Years ago, I was a member of my local SHRM Chapter and was helping our current president recruit for new Board Members. On one particular year, the Diversity Chair position was vacant and so I offered to help recruit for that position.
I had been in HR for a fairly long time so of course I knew what the word, "diversity" meant; thankfully, I also knew a little bit about what the Board Member seat was responsible for. But what I did not know at the time was how limited I was in my thinking about the word and certainly how limited I was in my thinking about someone who was in charge of "it."
It was not until the following year, during a SHRM conference as a matter of fact, that I realized just how limiting my own perspective had been. At the time, it was Joe Gerstandt who opened my eyes to this and for that I am forever grateful.
This year, I look forward to meeting Howard Ross, Founder and Chief Learning Officer for Cook Ross, Inc. For the past 27 years, he has managed this global firm specializing in Organizational Transformation. Mr. Ross is passionate about a variety of things but with Cook Ross, he shines in his advocacy for high performing organizations that find the balance between advancing people, performance and profits.
Years ago, Mr. Ross started to notice a pattern with his clients; they would attend his sessions and/or participate in his events, get fired up or otherwise get motivated to execute a few changes, but a few years later, they would have fallen back into their old habits. (Trust me when I say this...this is frustrating! All the resources and effort...wasted! And the outcomes? No longer positive.) But it happens...because old habits die hard and it's difficult even in the best of circumstances to change what we have been conditioned to do.
During this time, Mr. Ross was also satisfying his rabid curiosity about different cultures and religions and, just for kicks and grins, was researching the neuro and cognitive sciences to get a better understanding of how our minds gets conditioned, how they then work, and how difficult it is to turn those things around. (I’m not quite sure how he managed to raise a family, run a business and get any sleep during this time so I am curious as to what other super powers we may discover during his session.)
Mr. Ross put all of this research to good use when he authored two books, "Everyday Bias" and "Reinventing Diversity" and then, as if these accomplishments weren't enough, started sharing his knowledge and expertise with SHRMies like us! (Certainly presenting at SHRM National is the pinnacle of anyone's career, correct?)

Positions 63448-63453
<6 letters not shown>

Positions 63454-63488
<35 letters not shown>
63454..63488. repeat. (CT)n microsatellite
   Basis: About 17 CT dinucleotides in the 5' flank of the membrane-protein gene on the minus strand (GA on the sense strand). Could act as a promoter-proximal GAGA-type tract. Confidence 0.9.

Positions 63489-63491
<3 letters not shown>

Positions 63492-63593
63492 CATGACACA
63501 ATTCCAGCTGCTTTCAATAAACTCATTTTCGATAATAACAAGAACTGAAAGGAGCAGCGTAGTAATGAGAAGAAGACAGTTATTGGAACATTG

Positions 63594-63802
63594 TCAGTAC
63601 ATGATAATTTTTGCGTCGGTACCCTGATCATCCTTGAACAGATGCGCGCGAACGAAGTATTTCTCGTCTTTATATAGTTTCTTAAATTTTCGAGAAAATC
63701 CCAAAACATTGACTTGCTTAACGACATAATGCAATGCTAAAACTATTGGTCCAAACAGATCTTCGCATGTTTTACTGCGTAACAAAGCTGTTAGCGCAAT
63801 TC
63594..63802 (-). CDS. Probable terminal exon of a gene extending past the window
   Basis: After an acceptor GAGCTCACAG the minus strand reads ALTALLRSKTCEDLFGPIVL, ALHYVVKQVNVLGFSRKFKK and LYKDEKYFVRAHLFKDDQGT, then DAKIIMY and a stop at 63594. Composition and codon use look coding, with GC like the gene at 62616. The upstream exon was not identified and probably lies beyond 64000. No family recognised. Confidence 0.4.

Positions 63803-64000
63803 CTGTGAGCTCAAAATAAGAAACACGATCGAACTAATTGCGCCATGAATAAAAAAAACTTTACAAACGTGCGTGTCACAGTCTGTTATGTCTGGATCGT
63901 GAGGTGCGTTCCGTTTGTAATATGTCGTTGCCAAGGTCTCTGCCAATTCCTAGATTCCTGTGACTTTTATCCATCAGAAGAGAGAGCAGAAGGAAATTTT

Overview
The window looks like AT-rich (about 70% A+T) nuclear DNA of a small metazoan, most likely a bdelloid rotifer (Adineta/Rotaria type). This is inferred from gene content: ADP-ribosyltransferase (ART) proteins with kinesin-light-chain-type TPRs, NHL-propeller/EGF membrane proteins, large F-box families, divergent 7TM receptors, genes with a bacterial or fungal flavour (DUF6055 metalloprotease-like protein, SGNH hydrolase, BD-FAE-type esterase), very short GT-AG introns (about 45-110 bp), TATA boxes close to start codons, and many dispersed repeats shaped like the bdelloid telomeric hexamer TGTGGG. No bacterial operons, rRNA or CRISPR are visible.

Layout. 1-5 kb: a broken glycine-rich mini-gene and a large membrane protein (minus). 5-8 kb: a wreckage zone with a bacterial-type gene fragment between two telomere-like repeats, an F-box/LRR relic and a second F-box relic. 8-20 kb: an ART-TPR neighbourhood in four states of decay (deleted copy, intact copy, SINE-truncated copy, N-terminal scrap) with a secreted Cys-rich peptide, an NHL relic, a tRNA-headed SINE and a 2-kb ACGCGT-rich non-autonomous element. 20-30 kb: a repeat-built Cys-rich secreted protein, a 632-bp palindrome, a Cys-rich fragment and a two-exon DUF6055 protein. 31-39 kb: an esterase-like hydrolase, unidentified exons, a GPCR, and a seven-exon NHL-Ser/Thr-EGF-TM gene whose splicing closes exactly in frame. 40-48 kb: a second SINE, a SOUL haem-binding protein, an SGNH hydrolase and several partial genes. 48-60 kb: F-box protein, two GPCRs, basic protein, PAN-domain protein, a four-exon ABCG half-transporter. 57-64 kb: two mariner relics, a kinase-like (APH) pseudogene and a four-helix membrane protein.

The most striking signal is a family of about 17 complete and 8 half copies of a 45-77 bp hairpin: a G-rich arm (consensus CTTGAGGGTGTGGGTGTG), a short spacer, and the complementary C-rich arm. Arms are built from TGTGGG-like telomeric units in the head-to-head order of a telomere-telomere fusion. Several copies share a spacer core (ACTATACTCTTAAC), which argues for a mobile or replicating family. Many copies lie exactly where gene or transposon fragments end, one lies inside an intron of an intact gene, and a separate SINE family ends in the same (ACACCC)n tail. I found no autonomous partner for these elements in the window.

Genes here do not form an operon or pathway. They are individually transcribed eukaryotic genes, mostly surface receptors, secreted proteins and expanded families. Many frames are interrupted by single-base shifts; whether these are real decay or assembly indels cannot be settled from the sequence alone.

Mr. Ross is presenting Creating Mindful Inclusion: Building Organizations That Mitigate Bias.
What you're learn about Mr. Ross is that he cares about individuals he meets, those with whom he connects. He wants to make a positive difference in their lives and, indirectly, in the lives of those with whom they connect. That being said, I asked him what the key takeaways would be for participants of his session, and he offered three things that make it a tempting session for you indeed!
Understand (and appreciate) that bias is normal. Mr. Ross believes we need to quit “demonizing” the word and, instead, recognize it is a natural inclination or prejudice. That being said, we can either quit being afraid of the boogie man or we can start to minimize his impact on our sleep!
Identify a few activities or ideas that could help mitigate the impact that bias has on workforce processes and activities. Mr. Ross doesn’t believe HR Professionals are limited by anything other than imagination in this regard. In other words, there is almost always a way to lessen the impact that our natural bias’ may have on things like recruitment and selection decisions, performance management outcomes, etc.
Instill a bug in our minds and hearts for thoughtfully creating better “systems” that can help eliminate the bias’ that negatively affect our fellow coworkers and/or potential coworkers. All it takes it courage, commitment and gumption and before long, we can have workforce processes that will be bias free.
I liked Mr. Ross, and I very much look forward to hearing his presentation. Mindful inclusion…he gets it…and in turn helps others get it. Moreover, he believes in it! I am confident his presentation will demonstrate his passion and commitment towards helping the HR community who, together, can create work communities that are truly diverse and special.
I plan on mindfully including Mr. Ross in my schedule.